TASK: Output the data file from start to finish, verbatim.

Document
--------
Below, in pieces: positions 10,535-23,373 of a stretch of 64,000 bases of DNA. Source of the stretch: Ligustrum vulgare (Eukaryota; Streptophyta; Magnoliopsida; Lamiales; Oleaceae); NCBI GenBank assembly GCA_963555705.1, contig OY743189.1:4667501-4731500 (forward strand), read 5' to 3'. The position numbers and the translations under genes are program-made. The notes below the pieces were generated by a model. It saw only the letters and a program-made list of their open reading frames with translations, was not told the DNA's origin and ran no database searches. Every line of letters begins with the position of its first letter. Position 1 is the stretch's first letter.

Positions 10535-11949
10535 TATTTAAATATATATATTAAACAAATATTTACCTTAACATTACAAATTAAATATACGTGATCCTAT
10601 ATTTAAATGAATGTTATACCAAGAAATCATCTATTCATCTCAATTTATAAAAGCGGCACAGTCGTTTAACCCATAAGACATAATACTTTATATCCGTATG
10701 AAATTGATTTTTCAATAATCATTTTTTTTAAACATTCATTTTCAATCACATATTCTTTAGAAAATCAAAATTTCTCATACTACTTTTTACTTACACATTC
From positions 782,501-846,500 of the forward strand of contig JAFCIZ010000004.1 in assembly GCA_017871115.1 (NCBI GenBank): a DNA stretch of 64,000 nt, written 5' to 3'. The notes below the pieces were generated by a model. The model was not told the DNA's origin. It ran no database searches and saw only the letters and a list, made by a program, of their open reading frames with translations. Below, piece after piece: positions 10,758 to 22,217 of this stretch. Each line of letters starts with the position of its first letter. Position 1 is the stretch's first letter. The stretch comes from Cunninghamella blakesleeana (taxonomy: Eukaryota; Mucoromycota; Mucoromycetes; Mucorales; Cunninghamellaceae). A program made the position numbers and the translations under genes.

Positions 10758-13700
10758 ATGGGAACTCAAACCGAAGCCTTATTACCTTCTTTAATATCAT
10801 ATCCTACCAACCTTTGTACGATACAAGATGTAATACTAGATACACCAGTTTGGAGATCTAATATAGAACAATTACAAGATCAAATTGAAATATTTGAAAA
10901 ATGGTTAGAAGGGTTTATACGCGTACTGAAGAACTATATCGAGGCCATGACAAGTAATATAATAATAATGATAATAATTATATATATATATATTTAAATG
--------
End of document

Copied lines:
Below, in pieces: positions 10,535-23,373 of a stretch of 64,000 bases of DNA. Source of the stretch: Ligustrum vulgare (Eukaryota; Streptophyta; Magnoliopsida; Lamiales; Oleaceae); NCBI GenBank assembly GCA_963555705.1, contig OY743189.1:4667501-4731500 (forward strand), read 5' to 3'. The position numbers and the translations under genes are program-made. The notes below the pieces were generated by a model. It saw only the letters and a program-made list of their open reading frames with translations, was not told the DNA's origin and ran no database searches. Every line of letters begins with the position of its first letter. Position 1 is the stretch's first letter.

Positions 10535-11949
10535 TATTTAAATATATATATTAAACAAATATTTACCTTAACATTACAAATTAAATATACGTGATCCTAT
10601 ATTTAAATGAATGTTATACCAAGAAATCATCTATTCATCTCAATTTATAAAAGCGGCACAGTCGTTTAACCCATAAGACATAATACTTTATATCCGTATG
10701 AAATTGATTTTTCAATAATCATTTTTTTTAAACATTCATTTTCAATCACATATTCTTTAGAAAATCAAAATTTCTCATACTACTTTTTACTTACACATTC
From positions 782,501-846,500 of the forward strand of contig JAFCIZ010000004.1 in assembly GCA_017871115.1 (NCBI GenBank): a DNA stretch of 64,000 nt, written 5' to 3'. The notes below the pieces were generated by a model. The model was not told the DNA's origin. It ran no database searches and saw only the letters and a list, made by a program, of their open reading frames with translations. Below, piece after piece: positions 10,758 to 22,217 of this stretch. Each line of letters starts with the position of its first letter. Position 1 is the stretch's first letter. The stretch comes from Cunninghamella blakesleeana (taxonomy: Eukaryota; Mucoromycota; Mucoromycetes; Mucorales; Cunninghamellaceae). A program made the position numbers and the translations under genes.

Positions 10758-13700
10758 ATGGGAACTCAAACCGAAGCCTTATTACCTTCTTTAATATCAT
10801 ATCCTACCAACCTTTGTACGATACAAGATGTAATACTAGATACACCAGTTTGGAGATCTAATATAGAACAATTACAAGATCAAATTGAAATATTTGAAAA
10901 ATGGTTAGAAGGGTTTATACGCGTACTGAAGAACTATATCGAGGCCATGACAAGTAATATAATAATAATGATAATAATTATATATATATATATTTAAATG